LONDON: Ministers have been urged to “toughen our terror laws” after it emerged only one in ten British jihadis have been prosecuted upon their return to the UK.
It is estimated that about 400 Britons have returned to the UK from the Middle East since 2012 after leaving to fight for terrorist groups such as Islamic State. Home Office Minister Ben Wallace, in a Commons debate on new counter-terrorism and security proposals, revealed that of the 400, around 40 had been prosecuted for “direct action they’ve carried out in Syria”.
Speaking in the debate, Mr Woodcock added: “So, only one tenth of people have been successfully prosecuted. “That does not mean the others are innocent of terrorism charges, if they have been over to Iraq and Syria, if they have been aiding Daesh in whatever form and they are British citizens, they have been aiding enemies of the British state.”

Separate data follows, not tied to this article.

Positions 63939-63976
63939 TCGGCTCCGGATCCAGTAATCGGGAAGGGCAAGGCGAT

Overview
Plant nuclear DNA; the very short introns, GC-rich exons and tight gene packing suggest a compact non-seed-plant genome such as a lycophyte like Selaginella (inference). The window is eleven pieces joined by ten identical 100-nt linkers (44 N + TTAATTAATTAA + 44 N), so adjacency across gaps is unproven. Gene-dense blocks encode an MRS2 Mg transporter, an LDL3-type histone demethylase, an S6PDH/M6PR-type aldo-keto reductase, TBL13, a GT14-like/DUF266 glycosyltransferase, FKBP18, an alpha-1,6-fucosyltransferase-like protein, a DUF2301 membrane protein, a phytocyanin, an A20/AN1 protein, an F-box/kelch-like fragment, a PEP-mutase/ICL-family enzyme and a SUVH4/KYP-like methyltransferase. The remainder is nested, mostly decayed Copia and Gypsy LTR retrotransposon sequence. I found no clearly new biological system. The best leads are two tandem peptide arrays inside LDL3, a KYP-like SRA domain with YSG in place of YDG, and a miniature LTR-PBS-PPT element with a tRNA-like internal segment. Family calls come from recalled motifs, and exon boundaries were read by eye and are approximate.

Mr Woodcock called on the Government to introduce a similar system to that in place in Australia, whereby certain areas are deemed illegal to travel to. Home Secretary Sajid Javid said he would be “looking at just that”, adding: “There’s a bit more work to do on it, it’s not as straightforward as it might sound.” Mr Javid said he was taking a “long, hard, forensic look” at powers available to the police, security services and the judiciary to ensure they have what they need. He said the Bill would allow the police and MI5 to “disrupt threats earlier and to ensure that our laws reflect the modern use of the internet”. Earlier in the debate, shadow home secretary Diane Abbott voiced concerns over threats to freedom of speech by a lack of clarity in the Counter-Terrorism and Border Security Bill.